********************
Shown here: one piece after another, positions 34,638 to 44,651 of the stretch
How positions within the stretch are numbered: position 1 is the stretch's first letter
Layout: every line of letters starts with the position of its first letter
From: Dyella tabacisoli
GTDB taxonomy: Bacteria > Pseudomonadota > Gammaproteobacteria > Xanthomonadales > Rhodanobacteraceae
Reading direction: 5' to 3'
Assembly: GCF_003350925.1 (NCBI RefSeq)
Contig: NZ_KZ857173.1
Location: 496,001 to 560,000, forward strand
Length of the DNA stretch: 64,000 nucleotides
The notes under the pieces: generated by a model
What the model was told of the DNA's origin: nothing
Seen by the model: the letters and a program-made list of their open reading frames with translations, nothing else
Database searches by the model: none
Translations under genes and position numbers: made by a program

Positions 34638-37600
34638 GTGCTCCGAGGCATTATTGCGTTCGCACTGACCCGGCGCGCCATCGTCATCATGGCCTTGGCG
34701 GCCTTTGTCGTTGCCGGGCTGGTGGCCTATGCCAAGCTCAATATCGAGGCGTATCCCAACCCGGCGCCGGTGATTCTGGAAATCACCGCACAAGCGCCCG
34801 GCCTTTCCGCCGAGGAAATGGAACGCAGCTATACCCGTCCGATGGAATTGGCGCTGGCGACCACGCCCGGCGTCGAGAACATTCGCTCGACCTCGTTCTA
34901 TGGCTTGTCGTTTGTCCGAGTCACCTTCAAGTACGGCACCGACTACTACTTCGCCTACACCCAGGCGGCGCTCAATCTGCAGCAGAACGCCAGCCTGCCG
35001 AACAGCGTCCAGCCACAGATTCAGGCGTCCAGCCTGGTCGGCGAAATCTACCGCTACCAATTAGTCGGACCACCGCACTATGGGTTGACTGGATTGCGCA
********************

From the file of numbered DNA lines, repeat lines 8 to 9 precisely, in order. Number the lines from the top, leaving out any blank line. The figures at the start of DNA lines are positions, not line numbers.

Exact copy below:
Contig: NZ_KZ857173.1
Location: 496,001 to 560,000, forward strand